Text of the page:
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WASHINGTON: The US Department of Justice is investigating suspected manipulation of energy pricing benchmarks published by S&P Global Platts, expanding the agency's crackdown on misconduct in the global commodities market, according to four people familiar with the matter.

London-based Platts is a data and news provider which focuses on energy, metal and agricultural commodities. The company collects data from traders on their deal prices to determine a daily market price for a number of physical commodities.

U.S. prosecutors are probing suspected manipulative behavior by individual traders when submitting those deal prices to Platts' price assessments for oil and other energy benchmarks, the four people said, without specifying which ones.

The people declined to be named as the probes are not public.

Over the past year, U.S. authorities have brought two cases of alleged manipulation of Platts' oil benchmarks by traders at two different companies, but prosecutors are now probing similar behavior across the market, the sources said.

The previously unreported, industrywide probe opens up a new front in the Justice Department's crackdown on fraud, bribery and manipulation in the commodities market raising the stakes for traders and companies globally which daily use Platts' benchmarks to price billions of dollars' worth of contracts.

The sources said prosecutors are focused on traders' behavior and gave no indication of suspected wrongdoing by Platts.

In response to a request for comment by Reuters, Platts said it conducts reviews to ensure the integrity of its price assessments. Platts publishes data and correspondence used to determine a price assessment and provides this data to regulators when requested, said Dave Ernsberger, global head of pricing and market insight for S&P Global Platts.

"We've spoken with U.S. and global authorities across a whole range of markets for many years," Ernsberger said.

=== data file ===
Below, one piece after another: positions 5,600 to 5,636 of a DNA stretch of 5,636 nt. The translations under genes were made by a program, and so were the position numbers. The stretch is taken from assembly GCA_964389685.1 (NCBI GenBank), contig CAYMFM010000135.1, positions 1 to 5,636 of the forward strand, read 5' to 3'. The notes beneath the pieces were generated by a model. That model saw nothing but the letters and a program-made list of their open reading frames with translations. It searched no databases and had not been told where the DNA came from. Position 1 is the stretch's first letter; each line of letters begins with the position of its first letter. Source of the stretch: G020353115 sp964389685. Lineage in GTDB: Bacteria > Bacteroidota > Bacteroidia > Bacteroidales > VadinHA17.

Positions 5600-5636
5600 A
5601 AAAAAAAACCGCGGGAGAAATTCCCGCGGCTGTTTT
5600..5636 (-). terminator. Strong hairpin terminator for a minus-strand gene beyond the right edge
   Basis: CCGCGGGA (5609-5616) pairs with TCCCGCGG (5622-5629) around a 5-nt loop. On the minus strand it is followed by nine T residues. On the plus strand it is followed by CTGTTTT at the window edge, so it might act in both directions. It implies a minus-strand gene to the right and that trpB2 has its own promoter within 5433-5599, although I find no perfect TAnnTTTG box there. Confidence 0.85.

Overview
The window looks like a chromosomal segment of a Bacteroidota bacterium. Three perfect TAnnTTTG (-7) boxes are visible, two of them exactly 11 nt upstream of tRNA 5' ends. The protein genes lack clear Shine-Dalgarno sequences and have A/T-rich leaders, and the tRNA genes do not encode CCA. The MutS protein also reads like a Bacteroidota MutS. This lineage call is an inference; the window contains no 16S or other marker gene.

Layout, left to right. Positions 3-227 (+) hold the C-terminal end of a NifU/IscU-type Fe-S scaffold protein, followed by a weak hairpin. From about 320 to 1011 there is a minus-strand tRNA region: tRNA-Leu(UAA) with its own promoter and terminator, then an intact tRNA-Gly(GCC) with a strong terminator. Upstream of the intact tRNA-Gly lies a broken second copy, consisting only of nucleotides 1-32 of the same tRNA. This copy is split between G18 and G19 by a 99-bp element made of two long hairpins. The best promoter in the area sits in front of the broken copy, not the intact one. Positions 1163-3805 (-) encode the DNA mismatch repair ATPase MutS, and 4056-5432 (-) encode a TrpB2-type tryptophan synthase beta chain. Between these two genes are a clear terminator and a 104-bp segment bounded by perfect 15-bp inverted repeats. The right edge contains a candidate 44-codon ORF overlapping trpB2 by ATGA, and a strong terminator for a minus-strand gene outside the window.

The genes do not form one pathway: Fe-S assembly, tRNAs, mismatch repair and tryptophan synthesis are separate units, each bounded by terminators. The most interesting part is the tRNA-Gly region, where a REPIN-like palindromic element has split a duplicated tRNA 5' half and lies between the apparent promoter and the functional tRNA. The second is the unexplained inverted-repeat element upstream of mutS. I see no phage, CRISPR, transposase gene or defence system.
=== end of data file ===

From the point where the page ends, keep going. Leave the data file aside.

He declined to comment on any potential probes.

A spokesperson for the Justice Department declined to comment.

COMMODITIES SCRUTINY Over the past decade, authorities globally have levied multibillion-dollar fines and pursued criminal charges against banks and traders for banding together to rig global benchmarks, most notoriously the London Interbank Offered Rate.

While U.S. criminal authorities pursued cases against energy traders in the 2000s related to benchmark-rigging, in the years that followed commodities market manipulation was largely the domain of civil agencies including the Commodity Futures Trading Commission (CFTC) and the Federal Energy Regulatory Commission.

Since 2019, however, the Justice Department, working with the CFTC, has ramped up scrutiny of the commodities market via a specialist unit within its Washington-based fraud division. That unit has developed sophisticated data analytics tools to more quickly detect misconduct, Reuters reported last year.

While the unit initially focused on commodities futures spoofing, a type of futures market manipulation, it now has the tools and expertise to dig into other areas of the market, including industry benchmarks operated by price reporting agencies, said one of the sources.

The agency has also investigated some of the world's largest energy trading companies for bribery, including Dutch trading giant Vitol.

That and another recent case identified misconduct in relation to Platts' benchmarks.

When settling bribery charges with the Justice Department in December last year, Vitol also settled related charges brought by the CFTC.


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